The process isn’t always seamless. Some attractions will go through these phases multiples times, as certain elements might not be clicking or the experience isn’t up to Disney’s standards. Everything from budget concerns to changes in leadership or what the public wants can alter an attraction. There were plans at one time to convert the submarine ride in Disneyland to an Atlantis The Lost Empire themed attraction, but the film’s disappointing performance at the box office scuttled those plans1. On the other hand, the immense success of Frozen led Imagineers to rework the Maelstrom attraction in the Norway pavilion to one themed on that film.
Again, I can’t stress enough that this is really just a very basic overview of what Imagineers will look at when they design a new attraction. I hope at the very least I’ve managed to give you a bit of appreciation of just how difficult and involved the work of Imagineers can be. The end result of all that hard work is a magical place where, for all its faults, can still transport you away from the worries of the day and take you back to a time when you believed fairies could fly, wookies were real and magic can be found around every corner.
That’s perhaps the greatest feat of all.
Daily Weekly Dose of Disney
Like most Disney fans, I like to find ways to feel closer to the parks when I’m half a country away from them. Each week, I’ll highlight little ways you can bring a little Disney magic into your lives.
The Haunted Mansion – Imagineering a Disney Classic – If this column made you interested in the process of Imagineering(or you’re curious just how badly I represented it), then you’ll want to take a look at this book by Jason Surrell. It traces the development of the Haunted Mansion through its various stages and how it was adapted to other parks. It’s also written by a former Imagineer, so you know it’s giving you some solid insight into the process. And who doesn’t love Haunted Mansion?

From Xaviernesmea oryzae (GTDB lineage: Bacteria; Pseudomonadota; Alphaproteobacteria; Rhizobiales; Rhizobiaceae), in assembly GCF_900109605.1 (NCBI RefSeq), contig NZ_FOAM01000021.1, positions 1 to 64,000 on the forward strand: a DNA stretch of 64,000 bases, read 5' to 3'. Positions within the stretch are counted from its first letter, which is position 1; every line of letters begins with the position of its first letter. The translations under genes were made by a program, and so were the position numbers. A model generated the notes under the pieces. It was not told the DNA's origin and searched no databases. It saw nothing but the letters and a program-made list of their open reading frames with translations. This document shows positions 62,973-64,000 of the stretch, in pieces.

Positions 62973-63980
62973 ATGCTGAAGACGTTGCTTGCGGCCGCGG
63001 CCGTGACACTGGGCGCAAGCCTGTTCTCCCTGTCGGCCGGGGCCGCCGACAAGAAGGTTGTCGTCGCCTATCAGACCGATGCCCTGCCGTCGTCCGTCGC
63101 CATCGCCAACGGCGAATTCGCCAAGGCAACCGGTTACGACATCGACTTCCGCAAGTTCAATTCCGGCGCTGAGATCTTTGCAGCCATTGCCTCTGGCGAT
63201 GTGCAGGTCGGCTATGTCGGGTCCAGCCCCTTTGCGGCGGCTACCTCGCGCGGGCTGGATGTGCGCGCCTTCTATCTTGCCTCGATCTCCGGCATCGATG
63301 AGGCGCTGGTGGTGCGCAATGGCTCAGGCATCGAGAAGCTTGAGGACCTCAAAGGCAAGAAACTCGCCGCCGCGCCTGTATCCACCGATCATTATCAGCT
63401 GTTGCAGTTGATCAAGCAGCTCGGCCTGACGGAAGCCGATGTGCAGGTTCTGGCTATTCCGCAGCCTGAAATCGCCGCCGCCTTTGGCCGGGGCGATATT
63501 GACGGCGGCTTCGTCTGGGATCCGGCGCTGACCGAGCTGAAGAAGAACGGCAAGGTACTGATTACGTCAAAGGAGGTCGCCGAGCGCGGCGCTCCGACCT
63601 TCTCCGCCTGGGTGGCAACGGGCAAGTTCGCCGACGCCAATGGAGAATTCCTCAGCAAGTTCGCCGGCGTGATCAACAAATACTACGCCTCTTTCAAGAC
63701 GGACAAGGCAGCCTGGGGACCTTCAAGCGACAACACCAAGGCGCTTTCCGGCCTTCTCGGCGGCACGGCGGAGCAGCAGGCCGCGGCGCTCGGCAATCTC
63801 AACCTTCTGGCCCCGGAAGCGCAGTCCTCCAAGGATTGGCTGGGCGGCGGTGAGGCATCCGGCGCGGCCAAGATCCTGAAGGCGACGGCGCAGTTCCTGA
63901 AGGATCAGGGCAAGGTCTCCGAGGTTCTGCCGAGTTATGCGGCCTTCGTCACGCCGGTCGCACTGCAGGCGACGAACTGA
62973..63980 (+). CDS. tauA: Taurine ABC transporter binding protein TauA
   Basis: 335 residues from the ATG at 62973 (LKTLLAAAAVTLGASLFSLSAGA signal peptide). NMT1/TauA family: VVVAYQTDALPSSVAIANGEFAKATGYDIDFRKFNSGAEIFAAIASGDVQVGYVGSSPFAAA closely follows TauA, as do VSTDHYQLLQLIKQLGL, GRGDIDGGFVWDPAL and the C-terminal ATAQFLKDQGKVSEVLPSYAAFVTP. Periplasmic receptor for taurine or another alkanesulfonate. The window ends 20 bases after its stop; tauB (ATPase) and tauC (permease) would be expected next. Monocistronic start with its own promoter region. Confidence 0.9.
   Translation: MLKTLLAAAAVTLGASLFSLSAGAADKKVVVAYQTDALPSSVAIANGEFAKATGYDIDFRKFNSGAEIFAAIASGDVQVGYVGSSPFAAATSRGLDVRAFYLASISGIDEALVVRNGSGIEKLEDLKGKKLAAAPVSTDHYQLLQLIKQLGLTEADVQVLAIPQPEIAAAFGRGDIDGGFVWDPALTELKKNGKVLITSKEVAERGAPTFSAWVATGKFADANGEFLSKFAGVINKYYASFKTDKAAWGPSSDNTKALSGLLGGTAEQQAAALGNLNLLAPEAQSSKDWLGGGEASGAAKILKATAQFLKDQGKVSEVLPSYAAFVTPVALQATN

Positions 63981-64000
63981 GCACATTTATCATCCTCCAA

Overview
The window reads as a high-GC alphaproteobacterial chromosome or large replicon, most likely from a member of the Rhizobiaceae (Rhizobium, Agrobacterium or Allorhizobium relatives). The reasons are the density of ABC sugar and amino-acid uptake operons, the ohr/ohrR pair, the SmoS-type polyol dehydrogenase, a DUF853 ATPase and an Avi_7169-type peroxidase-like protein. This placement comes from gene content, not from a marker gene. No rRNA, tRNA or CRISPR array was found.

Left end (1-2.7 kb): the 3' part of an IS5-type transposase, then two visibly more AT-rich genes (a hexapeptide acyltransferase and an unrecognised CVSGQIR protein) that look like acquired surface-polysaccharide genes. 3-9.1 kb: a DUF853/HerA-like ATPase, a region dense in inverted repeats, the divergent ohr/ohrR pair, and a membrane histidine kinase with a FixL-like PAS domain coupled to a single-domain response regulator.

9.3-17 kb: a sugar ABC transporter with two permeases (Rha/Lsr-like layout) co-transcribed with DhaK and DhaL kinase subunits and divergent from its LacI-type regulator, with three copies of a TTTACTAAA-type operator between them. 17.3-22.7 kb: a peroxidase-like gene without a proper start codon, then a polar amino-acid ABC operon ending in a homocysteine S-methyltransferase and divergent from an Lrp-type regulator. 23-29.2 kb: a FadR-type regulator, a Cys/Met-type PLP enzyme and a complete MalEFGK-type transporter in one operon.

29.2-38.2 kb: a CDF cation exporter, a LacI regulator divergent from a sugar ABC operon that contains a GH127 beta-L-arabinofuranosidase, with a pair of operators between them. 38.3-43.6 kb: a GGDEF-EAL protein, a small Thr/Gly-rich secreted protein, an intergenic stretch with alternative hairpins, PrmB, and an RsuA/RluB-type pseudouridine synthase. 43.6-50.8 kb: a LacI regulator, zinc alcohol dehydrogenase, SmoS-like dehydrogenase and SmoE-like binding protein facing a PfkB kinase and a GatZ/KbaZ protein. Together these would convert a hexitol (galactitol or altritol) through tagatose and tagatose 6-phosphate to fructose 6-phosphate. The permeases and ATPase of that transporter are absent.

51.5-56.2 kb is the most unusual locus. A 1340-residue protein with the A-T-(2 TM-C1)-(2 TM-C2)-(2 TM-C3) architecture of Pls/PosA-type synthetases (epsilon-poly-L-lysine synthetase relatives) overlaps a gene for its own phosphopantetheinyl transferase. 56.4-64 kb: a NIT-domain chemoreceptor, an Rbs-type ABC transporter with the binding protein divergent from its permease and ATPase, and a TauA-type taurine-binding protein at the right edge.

What’s to Come
Wednesday I enter the home stretch of the Disneymoon portion of our honeymoon, with a return to my favorite park from our trip in the 1980s, Epcot. How does it hold up? How loud do I scream over the current Journey into Imagination? All that, and we learn a valuable lesson about how to enjoy a Disney vacation.
Normally my Freeform Friday posts aren’t planned in advance and I don’t mention them here, but I will this week. A lot of people have been taking up the Disney vs. Universal banner like it’s Team Cap versus Team Iron Man. But I consider myself a theme park atheist who loves them both. I’ll give you a few of my thoughts on the pros and cons of each, and why I think a trip to Orlando should include both parks in the itinerary.
And next week, Monday Morning Imagineer returns to “going down the road and booking the territory” as Steve Austin might put it, as we’ll return to Future World, and I share my thoughts on what I’d do with the former Wonders of Life pavilion. What’s in store? How about a whole new building with a new theme and a new license? So get ready for a trip to the International Museum of Robotics, and get ready to welcome a certain super fighting robot to my version of Epcot.
Not So Hidden Mickeys(AKA Footnotes)
1 – The box office underperformance of Atlantis baffles me to this day. The films’ aesthetic was stunning and it told a great story. Maybe it broke the mold a little too much, with a more mature story that owed a debt to steam punk and even film noir.